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Global Issues, Visual Culture
Why outbreaks like coronavirus spread exponentially, and how to “flatten the curve”.

Simulitis is not covid-19, and these simulations vastly oversimplify the complexity of real life. Yet just as simulitis spread through the networks of bouncing balls on your screen, covid-19 is spreading through our human networks…

The Washington Post
Digital Age
Why We Can Set Knowledge Free Together.

Wikipedia invites everyone to read, contribute, and partner with them to keep knowledge alive. Wherever your interests lead you, and to whichever project you choose to support, everything Wikipedia does is working towards one goal.

Global Issues, Urban Ideas
Why It’s Time for the First Ever Cable Car System to Join Two Countries and Cultures.

Designed as the first ever cross-border cable car the Blagoveshchensk – Heihe Cable Car will be built across the Amur River, which marks the border between eastern Russia and China.

Global Issues, Urban Ideas
Why Facts Don’t Change Our Minds.

New discoveries about the human mind show the limitations of reason.

The New Yorker
Global Issues, Visual Culture
Why the White Plastic Chair is the Design Object for Everybody.

Close to a billion Monoblocs have been sold in Europe alone, with one Italian manufacturer producing over ten million a year. Many design variants of the basic idea exist. The chairs cost approximately $3 to produce, making them affordable across the world.

Inspiring Identities, Visual Culture
Why the Power of Cute is Colonising Our World.

In such uncertain and uneasy times, and with so much injustice, hate and intolerance threatening the world, don’t we have more serious things to focus on than the escapades of that feline girl-figure Hello Kitty?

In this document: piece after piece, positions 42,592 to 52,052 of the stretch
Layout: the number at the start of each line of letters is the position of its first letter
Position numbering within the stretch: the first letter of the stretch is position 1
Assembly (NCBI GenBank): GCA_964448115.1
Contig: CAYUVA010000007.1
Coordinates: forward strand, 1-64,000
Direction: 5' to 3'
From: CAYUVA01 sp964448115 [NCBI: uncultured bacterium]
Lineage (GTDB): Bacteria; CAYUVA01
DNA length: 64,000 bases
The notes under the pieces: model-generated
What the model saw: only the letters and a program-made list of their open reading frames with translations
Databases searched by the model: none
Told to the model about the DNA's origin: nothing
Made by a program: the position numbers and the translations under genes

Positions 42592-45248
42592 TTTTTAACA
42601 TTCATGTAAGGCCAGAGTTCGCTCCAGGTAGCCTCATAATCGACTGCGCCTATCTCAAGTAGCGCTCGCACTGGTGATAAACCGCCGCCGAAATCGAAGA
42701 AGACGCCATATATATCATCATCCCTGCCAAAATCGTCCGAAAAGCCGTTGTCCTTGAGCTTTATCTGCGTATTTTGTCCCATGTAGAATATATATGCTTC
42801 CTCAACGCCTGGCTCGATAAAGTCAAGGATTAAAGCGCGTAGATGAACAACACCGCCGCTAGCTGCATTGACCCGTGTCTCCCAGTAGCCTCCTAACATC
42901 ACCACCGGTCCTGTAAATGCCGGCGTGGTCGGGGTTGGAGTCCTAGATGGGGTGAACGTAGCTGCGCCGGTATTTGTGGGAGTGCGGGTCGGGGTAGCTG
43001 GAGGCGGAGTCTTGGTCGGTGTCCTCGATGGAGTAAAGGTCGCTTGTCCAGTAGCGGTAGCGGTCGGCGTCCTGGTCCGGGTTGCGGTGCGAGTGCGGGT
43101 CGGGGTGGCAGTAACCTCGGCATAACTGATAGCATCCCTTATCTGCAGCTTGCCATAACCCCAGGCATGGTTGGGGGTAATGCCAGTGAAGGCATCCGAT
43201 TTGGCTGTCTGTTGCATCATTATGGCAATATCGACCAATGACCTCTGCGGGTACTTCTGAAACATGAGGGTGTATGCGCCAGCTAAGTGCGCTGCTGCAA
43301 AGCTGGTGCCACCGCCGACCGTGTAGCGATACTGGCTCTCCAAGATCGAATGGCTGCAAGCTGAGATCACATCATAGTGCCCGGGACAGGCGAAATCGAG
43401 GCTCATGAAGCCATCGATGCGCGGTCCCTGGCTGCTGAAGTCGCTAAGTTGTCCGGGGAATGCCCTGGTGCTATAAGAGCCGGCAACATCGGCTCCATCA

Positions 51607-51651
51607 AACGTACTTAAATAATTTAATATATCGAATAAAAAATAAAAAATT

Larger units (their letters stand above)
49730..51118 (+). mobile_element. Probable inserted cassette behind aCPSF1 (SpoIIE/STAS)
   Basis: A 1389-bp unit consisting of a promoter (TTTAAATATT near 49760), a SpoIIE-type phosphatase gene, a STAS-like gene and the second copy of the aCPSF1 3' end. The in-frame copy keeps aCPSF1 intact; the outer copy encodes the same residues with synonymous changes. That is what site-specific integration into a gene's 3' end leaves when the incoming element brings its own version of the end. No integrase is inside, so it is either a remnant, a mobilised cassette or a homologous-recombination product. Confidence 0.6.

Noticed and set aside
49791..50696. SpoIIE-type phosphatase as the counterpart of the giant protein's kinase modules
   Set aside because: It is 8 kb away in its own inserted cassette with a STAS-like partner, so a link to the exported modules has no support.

Inspiring Identities, Visual Culture
Why Bauhaus Never Goes Out of Fashion.

In April 1919, the architect Walter Gropius founded one of the most influential art and design schools ever: the Bauhaus. Students learned to focus on simplicity and functionality. Teachers favored primary colors and bold shapes. The school changed everything from furniture to graphic design. But the Bauhaus’s biggest legacy is in architecture – worldwide, since 100 years.

NY Times
Digital Age
Why Some Platforms Thrive and Others Don’t.

Some digital networks are fragmented into local clusters of users. In Uber’s network, riders and drivers interact with network members outside their home cities only occasionally.

Harvard Business Review
Global Issues, Visual Culture
Why the Entire History of the World Needs Just One Single Chart.

The “Histomap,” created by John B. Sparks, was first printed by Rand McNally in 1931. This giant, ambitious chart fit neatly with a trend in nonfiction book publishing of the 1920s and 1930s: the “outline,” in which large subjects were distilled into a form comprehensible to the most uneducated layman.

Digital Age, Global Issues
Why the Utopian Vision of William Morris is Now Within Reach.

In 1890 William Morris imagined a world free from wage slavery. Thanks to technology, his vision is finally within reach

Inspiring Identities, Visual Culture
Why the Art of Branding and the Science of Wayfinding Design Can Profoundly Transform a Space.

His iconic identity for the 1968 Mexico City Summer Olympics—“’60s op-art kinetic typography,” as Wyman calls it—exists as a pinnacle of environmental and branding design and was credited with reintroducing Mexican visual culture back into the nation’s design vocabulary. Watch the video!

Walker Art
Inspiring Identities
Why There is an Immortality to Being Creative.

A Driver’s License Can be Revoked for the Elderly, but Artistic License? Never.